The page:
Invalidating a patent claim
For many years, it has been interpreted that only literal infringement is recognised under the current IP Law.Infringement under the doctrine of equivalence is not expressly provided in the law; a broader interpretation of the patent law to explore the doctrine of equivalents.This is the first stage; at least two additional stages are available.The IMPI may obtain all the evidence deemed as necessary for the verification of facts that may constitute a violation of one or more of the rights protected by this Act or the administrative declaration procedures.When the owner concerned or the alleged infringer has submitted sufficient evidence to reasonably have access to support its claims and has specified evidence relevant to the substantiation of its claims that is under the control of the opposing party, the IMPI may order the presentation of such evidence before commencing proceedings and, where applicable, this authority should ensure the conditions for the protection of confidential information.All pieces of evidence should be filed or announced with the original infringement claim or with the invalidity action before the IMPI.Traditionally, Mexican Courts do not address the existence of patent infringement as, in accordance with the LIP, such cases must be filed and prosecuted with the IMPI.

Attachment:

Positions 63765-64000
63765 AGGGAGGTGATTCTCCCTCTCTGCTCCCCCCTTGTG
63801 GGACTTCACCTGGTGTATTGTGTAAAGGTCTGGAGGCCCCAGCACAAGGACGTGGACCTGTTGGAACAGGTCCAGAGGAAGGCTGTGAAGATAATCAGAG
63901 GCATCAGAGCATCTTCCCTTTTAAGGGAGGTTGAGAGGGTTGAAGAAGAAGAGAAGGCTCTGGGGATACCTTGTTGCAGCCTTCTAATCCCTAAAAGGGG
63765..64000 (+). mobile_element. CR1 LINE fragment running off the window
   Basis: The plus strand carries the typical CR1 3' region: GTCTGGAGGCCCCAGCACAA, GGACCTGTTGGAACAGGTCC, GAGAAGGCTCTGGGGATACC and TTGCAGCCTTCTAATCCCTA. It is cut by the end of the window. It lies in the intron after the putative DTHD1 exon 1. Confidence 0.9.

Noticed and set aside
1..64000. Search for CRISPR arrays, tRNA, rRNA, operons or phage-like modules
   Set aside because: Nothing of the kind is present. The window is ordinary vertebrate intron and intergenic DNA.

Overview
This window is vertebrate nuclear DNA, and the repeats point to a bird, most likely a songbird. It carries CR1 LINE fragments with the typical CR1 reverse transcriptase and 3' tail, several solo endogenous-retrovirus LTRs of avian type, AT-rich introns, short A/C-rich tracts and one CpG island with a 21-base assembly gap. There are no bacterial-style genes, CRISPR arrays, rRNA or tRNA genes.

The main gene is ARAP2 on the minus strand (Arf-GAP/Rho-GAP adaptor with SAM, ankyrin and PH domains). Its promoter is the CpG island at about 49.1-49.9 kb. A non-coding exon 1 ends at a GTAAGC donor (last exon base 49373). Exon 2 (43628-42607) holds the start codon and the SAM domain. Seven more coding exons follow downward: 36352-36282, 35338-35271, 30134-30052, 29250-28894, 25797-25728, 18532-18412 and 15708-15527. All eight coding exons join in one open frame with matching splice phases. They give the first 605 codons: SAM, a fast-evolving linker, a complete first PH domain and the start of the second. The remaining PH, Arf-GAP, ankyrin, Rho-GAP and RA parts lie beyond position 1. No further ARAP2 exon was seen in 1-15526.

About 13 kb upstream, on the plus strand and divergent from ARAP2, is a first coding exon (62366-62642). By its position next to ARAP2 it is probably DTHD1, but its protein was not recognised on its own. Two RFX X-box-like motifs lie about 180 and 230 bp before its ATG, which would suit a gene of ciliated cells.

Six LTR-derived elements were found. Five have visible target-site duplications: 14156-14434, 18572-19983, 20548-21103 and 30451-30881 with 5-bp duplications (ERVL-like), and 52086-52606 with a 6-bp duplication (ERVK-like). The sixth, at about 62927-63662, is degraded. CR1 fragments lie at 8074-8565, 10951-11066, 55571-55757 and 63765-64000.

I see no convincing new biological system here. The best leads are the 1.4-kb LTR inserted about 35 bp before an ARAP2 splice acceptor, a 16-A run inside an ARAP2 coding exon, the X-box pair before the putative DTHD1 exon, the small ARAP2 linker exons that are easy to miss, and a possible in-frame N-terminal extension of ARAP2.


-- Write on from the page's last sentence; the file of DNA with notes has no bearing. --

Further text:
(5) Simple legal standing, namely the mere business or commercial activity to challenge the validity of a patent, is under test before the Courts.
Government fees to commence a proceeding (patent infringement or invalidity) before the IMPI are around US.
The proceeding before the IMPI usually lasts two years.
Nevertheless, recently a Circuit Court in Mexico ruled on behalf of a pharmaceutical company, considering the peripheral interpretation method as a precedent, since it is not mandatory.
The Circuit Court considered that, according to the Mexican rules and regulations, the intention of the legislator to grant the claim a fundamental role in the definition of the subject matter of the patent is very clear, since this rule allows the State to protect the industrial property to a greater extent and to prevent actions affecting such exclusivity or that constitute unfair competition and, if applicable, eradicate this practice by means of the imposition of the corresponding sanctions.